Gary Fritz. Chief of Applications at Stanford Health Care (Palo Alto, Calif.): Our development group created an AI bot and search engine that allows you to use AI to reach into all of the Stanford internal knowledge resources. So we not only can go outside, we can go inside, which is really powerful.

Bill Giard. Chief Technology Officer of Blue Shield of California: We have rolled out Microsoft Copilot. That certainly is very helpful. Number one, we can turn it on and off depending on the nature of the meeting that we're having. So Teams has quite heavy usage, where you summarize actions, you're summarizing key insights. Sometimes you're busy and you join a meeting a few minutes late, and so you're getting caught up on the discussion that you've had.

One of the most surprising ones that we've had an uptick from our employee base is Copilot for internal document sharing — so its ability to actually comb through various different sets of documents on our internal loaded document repository, whether that's SharePoint hosted in Microsoft to other files, and being able to pull relevant pieces of information that you would normally search for. It does quite an adept job of finding and synthesizing information.

Sherri Hess, BSN, RN. Chief Nursing Informatics Officer of HCA Healthcare (Nashville, Tenn.): Bing has a feature where you can create pictures. I said, "Give me a picture of a nurse with a patient." I didn't really like that one. I said, "No, make it a female nurse. Make it younger. Give them a hat. Make it a sketch." You could do watercolor.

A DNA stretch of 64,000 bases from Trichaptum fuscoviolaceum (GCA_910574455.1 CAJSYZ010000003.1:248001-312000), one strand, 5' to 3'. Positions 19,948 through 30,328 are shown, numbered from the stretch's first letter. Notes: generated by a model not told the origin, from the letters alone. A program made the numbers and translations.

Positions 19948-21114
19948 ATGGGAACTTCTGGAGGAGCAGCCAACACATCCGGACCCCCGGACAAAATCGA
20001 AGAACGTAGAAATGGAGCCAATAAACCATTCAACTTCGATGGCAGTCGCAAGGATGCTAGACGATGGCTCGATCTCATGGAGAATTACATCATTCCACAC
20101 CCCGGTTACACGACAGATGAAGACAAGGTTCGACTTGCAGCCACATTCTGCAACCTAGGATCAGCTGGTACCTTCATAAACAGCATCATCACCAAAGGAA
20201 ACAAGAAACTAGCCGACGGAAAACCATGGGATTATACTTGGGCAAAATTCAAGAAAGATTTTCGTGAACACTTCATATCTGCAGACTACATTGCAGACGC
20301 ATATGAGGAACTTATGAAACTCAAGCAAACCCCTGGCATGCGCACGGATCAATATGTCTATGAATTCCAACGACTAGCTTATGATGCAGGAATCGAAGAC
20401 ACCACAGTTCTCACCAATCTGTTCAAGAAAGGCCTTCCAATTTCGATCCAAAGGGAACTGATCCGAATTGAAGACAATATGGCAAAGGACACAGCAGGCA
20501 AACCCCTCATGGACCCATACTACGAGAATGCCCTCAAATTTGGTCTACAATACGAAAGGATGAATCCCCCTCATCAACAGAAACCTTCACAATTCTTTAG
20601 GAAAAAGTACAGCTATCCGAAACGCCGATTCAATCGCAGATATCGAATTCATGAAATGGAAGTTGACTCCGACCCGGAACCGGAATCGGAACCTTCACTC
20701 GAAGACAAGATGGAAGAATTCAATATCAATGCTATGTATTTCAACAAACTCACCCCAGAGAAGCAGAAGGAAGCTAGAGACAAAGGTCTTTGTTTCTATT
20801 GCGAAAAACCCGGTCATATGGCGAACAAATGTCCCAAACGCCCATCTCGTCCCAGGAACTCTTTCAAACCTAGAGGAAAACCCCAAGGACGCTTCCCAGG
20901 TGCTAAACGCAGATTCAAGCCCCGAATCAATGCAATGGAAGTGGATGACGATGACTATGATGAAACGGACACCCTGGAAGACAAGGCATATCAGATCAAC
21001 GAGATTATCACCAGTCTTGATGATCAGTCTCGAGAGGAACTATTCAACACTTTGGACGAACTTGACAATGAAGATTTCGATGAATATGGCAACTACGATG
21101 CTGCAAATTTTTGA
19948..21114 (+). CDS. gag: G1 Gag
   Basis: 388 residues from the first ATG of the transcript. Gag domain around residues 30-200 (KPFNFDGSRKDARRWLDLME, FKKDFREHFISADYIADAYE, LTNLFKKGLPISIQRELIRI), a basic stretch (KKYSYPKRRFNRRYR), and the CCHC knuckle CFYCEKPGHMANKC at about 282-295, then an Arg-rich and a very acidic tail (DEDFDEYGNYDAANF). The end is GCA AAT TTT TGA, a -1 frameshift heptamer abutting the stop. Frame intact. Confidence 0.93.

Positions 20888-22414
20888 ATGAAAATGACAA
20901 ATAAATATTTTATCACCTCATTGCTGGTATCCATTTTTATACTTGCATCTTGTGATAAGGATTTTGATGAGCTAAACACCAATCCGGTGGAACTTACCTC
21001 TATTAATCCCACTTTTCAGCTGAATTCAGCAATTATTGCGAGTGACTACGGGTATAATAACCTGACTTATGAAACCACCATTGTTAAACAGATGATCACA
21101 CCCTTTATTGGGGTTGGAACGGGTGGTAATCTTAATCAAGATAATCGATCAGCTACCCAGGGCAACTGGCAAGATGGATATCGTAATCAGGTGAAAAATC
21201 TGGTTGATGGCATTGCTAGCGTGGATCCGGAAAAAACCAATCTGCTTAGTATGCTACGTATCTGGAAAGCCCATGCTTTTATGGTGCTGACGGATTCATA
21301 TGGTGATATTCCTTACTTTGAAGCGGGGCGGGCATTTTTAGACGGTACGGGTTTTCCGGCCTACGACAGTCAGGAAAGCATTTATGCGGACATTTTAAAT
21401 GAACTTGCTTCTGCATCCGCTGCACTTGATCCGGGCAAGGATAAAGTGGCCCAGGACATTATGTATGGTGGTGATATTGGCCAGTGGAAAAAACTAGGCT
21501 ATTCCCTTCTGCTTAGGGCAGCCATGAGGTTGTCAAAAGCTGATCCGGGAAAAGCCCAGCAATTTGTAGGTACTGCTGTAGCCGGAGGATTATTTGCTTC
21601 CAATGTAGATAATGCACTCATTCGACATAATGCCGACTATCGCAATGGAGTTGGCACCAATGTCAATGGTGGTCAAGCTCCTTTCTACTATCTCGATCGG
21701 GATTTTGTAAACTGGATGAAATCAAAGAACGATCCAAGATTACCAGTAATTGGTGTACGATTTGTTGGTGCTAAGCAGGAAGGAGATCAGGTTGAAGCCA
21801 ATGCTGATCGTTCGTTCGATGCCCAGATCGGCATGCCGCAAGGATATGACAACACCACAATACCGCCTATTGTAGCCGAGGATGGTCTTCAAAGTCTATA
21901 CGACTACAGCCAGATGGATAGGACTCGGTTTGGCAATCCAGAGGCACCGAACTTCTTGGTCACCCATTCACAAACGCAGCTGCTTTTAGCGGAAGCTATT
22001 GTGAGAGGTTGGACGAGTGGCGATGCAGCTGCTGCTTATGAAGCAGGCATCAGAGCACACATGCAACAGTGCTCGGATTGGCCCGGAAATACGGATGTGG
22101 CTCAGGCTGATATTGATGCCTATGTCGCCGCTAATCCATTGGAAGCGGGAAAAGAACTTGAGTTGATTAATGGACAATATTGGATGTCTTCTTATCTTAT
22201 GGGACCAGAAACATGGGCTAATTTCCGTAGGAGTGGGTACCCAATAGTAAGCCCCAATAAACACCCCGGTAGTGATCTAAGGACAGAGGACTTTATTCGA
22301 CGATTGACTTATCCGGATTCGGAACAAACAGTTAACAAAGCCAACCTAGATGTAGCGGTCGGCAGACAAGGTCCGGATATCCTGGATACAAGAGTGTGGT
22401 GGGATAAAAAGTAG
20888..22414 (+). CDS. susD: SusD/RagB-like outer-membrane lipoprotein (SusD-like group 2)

And it made this sketch: The nurse standing there, the patient's in bed, and I'm like, "Nobody else has that." So I created an image in less than five minutes, as opposed to going out and looking for something or using one of ours. I put it on one of my PowerPoint presentations.

Bryan Sisk, DNP, RN. Chief Nurse Executive of Memorial Hermann Health System (Houston): Right now, I don't because we're still so early in vetting it. Some individuals use it for helping frame out different letters and stuff like that. I don't personally. But it's coming.

When you see some of the integrations that are on the horizon for Microsoft or calendar management, I think that's probably where I will end up seeing it.

Eric Smith. Chief Digital Officer of Memorial Hermann Health System (Houston): I've played around with ChatGPT. Not on our network. I have to do it outside of that because we block it, as you would expect. A lot of it for me is just research or how you create a policy around this or that, and use it as a starting point.

Brendan Watkins. Chief Analytics Officer of Stanford Children's Health (Palo Alto, Calif.): I use it all the time. I'm a ChatGPT subscriber. Just the other day I wrote a letter of recommendation for somebody who just has moved on to a different country and is a brilliant person. So I wrote the letter of recommendation, put it into GPT and said, "Hey, how would you improve this?" It has to come from my voice. So I looked at the rewrite, and I said well, OK, I'll take maybe 5-10% of that. And I rewrote it with it. It had a better use of language or a different perspective on things. So I incorporated that, very much as an augmentative tool.